A home renovation might fill you with anticipation and excitement, but it also requires significant planning and effort. In addition to issues like materials, construction, and carpentry, you must also consider the safety and effectiveness of your HVAC system. A renovation can damage your air conditioner, furnace, and other components of the system, and it can also necessitate a change in your appliances and infrastructure.

Dust Can Compromise Your HVAC System’s Moving Parts

The moving components of your interior HVAC units could suffer from exposure to dust. As you saw through wood and tear down sheet rock, clouds of dust infiltrate every nook and cranny of your home. If dust gets into the blower, fan coil, or other areas of your air conditioner or furnace, you might need to have them cleaned.

Dust and debris can inhibit your HVAC unit’s ability to produce cool air in the summer and warm air in the winter. Additionally, it adds wear and tear to the unit, which means you might have to replace it more quickly than you would have otherwise. Contact an HVAC professional to book an inspection and, if necessary, maintenance, so you don’t have to worry about it.

Additional Square Footage Might Exceed Your AC’s Load Capacity

When an HVAC professional installs an air conditioner, he or she conducts a load capacity evaluation to determine what size AC is right for the home. When you add square footage to your house during a renovation or remodel, you could end up with a house that exceeds your current AC’s load capacity.

When this happens, you can replace your air conditioner with a larger one or you can fit the extra square footage with an independent unit. For example, mother-in-law suites frequently have their own thermostats and ACs. Consult an HVAC expert to decide which solution makes the most sense for your home.

The Configuration of Vents Might Not Serve the Renovated Structure

When you change your home’s configuration, you might have to adjust the placement, location, and direction of vents, or add more vents to serve additional floor space. Never attempt to move or add vents without the assistance of a professional. An expert will know exactly how to configure them for maximum energy efficiency and comfort.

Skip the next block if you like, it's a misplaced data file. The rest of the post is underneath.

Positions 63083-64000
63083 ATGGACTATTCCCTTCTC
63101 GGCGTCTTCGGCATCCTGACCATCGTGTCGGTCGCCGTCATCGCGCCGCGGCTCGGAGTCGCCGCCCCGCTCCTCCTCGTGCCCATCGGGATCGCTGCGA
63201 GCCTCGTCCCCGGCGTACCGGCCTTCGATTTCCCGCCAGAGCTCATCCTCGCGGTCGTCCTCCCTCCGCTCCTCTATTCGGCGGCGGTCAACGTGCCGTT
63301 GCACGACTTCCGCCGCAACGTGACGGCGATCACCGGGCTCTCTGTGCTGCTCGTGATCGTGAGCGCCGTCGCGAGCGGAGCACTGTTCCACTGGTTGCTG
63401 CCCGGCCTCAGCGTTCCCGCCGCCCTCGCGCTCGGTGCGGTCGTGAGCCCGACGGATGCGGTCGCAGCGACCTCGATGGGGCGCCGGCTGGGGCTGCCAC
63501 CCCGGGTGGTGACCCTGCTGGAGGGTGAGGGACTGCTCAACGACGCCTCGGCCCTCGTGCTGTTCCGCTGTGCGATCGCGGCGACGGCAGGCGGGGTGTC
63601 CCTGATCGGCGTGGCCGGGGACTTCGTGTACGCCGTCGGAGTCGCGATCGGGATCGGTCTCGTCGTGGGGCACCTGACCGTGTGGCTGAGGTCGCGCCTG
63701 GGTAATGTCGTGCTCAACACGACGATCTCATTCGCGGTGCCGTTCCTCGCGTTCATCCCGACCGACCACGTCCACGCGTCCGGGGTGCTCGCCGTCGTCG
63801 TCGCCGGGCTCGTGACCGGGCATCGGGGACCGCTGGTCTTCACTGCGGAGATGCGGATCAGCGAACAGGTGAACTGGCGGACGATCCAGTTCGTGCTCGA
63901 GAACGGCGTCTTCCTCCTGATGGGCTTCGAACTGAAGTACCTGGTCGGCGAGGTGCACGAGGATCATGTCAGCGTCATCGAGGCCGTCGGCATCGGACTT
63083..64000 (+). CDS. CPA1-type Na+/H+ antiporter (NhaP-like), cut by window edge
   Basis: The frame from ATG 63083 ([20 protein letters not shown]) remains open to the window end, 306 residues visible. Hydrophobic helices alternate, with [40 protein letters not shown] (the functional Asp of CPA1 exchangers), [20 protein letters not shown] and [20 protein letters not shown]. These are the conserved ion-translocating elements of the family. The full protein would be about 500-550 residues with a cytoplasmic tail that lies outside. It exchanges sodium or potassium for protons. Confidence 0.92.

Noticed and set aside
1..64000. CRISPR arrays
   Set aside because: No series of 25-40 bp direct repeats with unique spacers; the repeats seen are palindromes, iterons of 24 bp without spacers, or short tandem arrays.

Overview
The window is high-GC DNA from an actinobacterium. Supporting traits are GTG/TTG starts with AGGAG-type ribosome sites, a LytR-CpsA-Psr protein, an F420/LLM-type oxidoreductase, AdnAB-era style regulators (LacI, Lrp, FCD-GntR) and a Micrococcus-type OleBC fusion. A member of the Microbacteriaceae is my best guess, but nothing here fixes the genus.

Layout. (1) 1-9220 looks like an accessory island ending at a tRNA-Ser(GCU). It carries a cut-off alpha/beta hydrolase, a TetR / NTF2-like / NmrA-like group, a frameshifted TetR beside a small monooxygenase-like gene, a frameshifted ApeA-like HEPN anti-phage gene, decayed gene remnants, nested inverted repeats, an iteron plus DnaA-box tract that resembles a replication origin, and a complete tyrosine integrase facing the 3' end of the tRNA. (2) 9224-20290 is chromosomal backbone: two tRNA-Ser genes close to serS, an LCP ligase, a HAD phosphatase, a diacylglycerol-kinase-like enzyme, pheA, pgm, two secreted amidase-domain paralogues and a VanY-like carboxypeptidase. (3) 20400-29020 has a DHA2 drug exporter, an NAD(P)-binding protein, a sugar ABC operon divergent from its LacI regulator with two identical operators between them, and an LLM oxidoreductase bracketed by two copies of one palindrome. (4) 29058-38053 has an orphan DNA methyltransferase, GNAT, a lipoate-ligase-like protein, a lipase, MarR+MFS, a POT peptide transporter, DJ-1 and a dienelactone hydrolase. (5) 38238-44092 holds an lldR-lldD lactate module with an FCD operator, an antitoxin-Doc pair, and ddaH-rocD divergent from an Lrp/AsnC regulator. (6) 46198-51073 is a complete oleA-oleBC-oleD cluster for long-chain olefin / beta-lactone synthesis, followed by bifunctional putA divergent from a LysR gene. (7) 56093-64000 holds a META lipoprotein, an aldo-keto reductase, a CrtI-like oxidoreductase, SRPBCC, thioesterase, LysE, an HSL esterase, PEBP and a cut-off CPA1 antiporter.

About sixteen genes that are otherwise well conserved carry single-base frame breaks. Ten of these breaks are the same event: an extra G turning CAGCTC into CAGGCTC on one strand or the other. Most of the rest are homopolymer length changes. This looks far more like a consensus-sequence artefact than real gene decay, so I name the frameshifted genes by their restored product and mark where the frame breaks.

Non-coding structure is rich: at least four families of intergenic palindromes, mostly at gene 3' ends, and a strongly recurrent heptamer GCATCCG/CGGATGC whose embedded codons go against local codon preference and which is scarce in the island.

Consider consulting an HVAC tech before you begin your renovation. Show him or her the plans for your house and ask about any restructuring that needs to take place. If you need to add or move vents, schedule a service call for the job. You’ll thank yourself later because misplaced vents can create uneven temperatures in the home and other problems.

Dust Can Clog Filters, Vents, and Registers

In addition to infiltrating the moving parts of your HVAC system, dust can also clog air filters, vents, and registers. Always change your air filter after you complete a renovation or remodel so the dust that catches in its fibers doesn’t get sucked up into the system or hamper the free flow of air.

You can clean the grates of vents and registers with a vacuüm cleaner, but don’t attempt to clean any further than that. Remove the vent covers and vacuüm both sides to remove all traces of dust and debris. You can also wash them in warm, soapy water.

Dirt and Debris Can Build Up in Ductwork

Your ductwork transports air from your HVAC unit to the interior of your home. This complex network of tubing can become tainted with dust and debris during a renovation, especially if you forget to turn off the system while you work or if you don’t cover registers and vents.

If you leave dust to accumulate in your ductwork, your home might develop poor indoor air quality and your air conditioner might have to work harder to maintain the temperature on the thermostat. Duct cleaning removes all the dust and irritants so you can breathe freely.

A home renovation can make your house feel new again, but don’t neglect the important functions of your home. Your HVAC system must run efficiently to keep your energy bills under control. If you’re planning a home renovation, call us at 504-208-2071 to discuss your HVAC needs.

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